Read Part I here.
Read Part II here.
Read article full text on the SPS website, and see a photo of Dr. Rubin and the author.
One of the benefits of being an undergraduate at this meeting was the opportunity to interact with renowned astronomer Dr. Vera Rubin. She gave a presentation on her work to the undergraduates attending the meeting, and played on my team in Physics Jeopardy (we lost). At 82 years of age, Dr. Rubin's presentation on her work studying the rotation of galaxies was both interesting and anecdotal: with a colleague, it was her observation that the stars in other galaxies complete their rotation much faster than predicted by Newton's law of gravitation. It was this observation that that led to the postulation of dark matter!
Several of the students, myself included, were invited to a special dinner on the town with Dr. Rubin as our guest of honor. We piled into a circular table at a nice Italian restaurant. I had the privilege of sitting next to Dr. Rubin for the first half of the meal, and she was very eager to hear our stories and share her own. She spoke candidly about both her joys and struggles in astronomy: from the advisor who told her she would not be allowed to present her research at a conference, but that he could present it for her in his name; to the lone scientist at that conference who, instead of making a big deal about the disaster of her presence, asked enlightening questions and offered to help her publish her work in her own name. She said she knew she wanted to be an astronomer from the time she was a little girl and could stare at the stars from the window of her bedroom—back when she believed that everything in the world could be learned from books. Discovering that everything could not be learned from books only increased her desire to learn more, and through hard work and undaunted determination, with the help of a supportive husband and family, she succeeded at receiving her PhD, making important contribution to our knowledge of galaxies, and raising four children.
Perhaps inspired by the Pope decor, Dr. Rubin told another story as the evening came to a close. She told us about a time when she was able to meet the Pope, as an astronomer selected to be a member of the Pontifical Academy of Sciences. (As a member of that organization, Dr. Rubin shares an honor with such notable scientists as Steven Hawking, Werner Heisenberg and Paul Dirac.) Apparently, members receive elaborate jewelry as indication of their membership, which Dr. Rubin had not thought to wear on her evening in the Vatican. She was expecting, along with the other members of the Academy present, to have an opportunity to meet with the Pope, an opportunity that was extended to members alone and not to their families. Because she had not brought her jewelry identifying her as a member, and because she was one of the few female members of the Academy of Sciences, she was stopped by three separate Cardinals during the course of her ascent, and told that only members would be allowed to see the Pope. By the time it was her turn to speak to the Pope and shake his hand, she laughed to recall that she was very angry.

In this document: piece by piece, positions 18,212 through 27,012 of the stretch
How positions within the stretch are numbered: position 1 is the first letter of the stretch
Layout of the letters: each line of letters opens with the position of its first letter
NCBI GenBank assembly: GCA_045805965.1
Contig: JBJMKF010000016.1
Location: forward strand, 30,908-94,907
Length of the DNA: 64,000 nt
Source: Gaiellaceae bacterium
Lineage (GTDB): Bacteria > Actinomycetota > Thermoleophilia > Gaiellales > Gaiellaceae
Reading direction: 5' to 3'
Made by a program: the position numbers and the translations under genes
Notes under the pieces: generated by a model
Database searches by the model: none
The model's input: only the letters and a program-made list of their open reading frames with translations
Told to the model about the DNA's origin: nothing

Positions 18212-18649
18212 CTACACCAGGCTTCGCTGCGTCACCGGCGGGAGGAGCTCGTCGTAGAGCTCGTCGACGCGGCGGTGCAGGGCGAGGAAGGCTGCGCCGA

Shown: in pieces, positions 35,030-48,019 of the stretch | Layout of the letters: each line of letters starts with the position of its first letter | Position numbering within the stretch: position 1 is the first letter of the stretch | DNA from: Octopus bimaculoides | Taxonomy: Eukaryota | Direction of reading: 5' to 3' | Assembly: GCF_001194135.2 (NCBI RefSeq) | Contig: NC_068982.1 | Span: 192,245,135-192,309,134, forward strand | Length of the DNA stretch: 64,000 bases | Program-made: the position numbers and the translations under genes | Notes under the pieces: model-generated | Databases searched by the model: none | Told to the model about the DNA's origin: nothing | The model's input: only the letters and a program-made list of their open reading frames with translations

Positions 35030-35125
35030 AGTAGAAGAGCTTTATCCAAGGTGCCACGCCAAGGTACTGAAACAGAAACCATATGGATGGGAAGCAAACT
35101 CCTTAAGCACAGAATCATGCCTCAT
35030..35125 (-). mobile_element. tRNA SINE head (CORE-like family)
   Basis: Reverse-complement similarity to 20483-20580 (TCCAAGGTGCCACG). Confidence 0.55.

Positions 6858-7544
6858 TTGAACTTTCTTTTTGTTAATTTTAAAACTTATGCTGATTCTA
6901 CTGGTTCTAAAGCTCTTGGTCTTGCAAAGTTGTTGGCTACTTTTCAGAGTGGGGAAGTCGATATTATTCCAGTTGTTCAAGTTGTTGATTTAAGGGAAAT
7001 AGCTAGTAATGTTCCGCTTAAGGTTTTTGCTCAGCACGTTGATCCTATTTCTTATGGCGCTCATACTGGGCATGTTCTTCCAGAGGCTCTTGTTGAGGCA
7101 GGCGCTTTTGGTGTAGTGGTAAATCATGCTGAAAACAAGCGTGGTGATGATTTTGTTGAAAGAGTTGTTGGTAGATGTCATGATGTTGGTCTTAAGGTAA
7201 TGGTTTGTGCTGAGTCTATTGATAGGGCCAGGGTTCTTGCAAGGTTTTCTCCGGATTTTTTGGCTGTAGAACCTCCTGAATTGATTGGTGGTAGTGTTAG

"I told him that I was one of five female members of the Pontifical Academy," said Dr. Rubin, "and that was all I said."
In response, the Pope looked thoughtful, said, "Oh?" and paused. "Is that all?" he asked, to which she replied, stonily, "Yes."
"Well, there will be more," replied the Pope, and that concluded the interview.
Over the course of the evening, Dr. Rubin was inducted into Sigma Pi Sigma, joining many of the students present who were also members of the SPS honor society. When she accepted her certificate and pin, she told us how envious she was of all of us, because we would go on to learn and discover the things she did not yet know.
And that—whether you got into science because you can see the stars from your bedroom window, or because, like me, your parents watched at lot of Star Trek—sums up both the privilege and the bane of being a scientist. We do, especially at conferences like these, get to experience something of the breadth of what human beings have learned about our world and our universe, which grows steadily year by year, and encompasses more fascinating things than one lifetime alone could spend in awe over discovering. And yet the more we discover, the more we realize what remains that we don't yet know, what we won't be able to know until more scientists and fresh insight come along to uncover it. I wonder, and I certainly hope, that the mysteries of dark matter are solved, the elusive Higgs found, and any potential climate crises averted with new and more sustainable technology, within my lifetime. Yet by the time any new discoveries come to pass, I'm sure there will be even more fascinating questions to explore.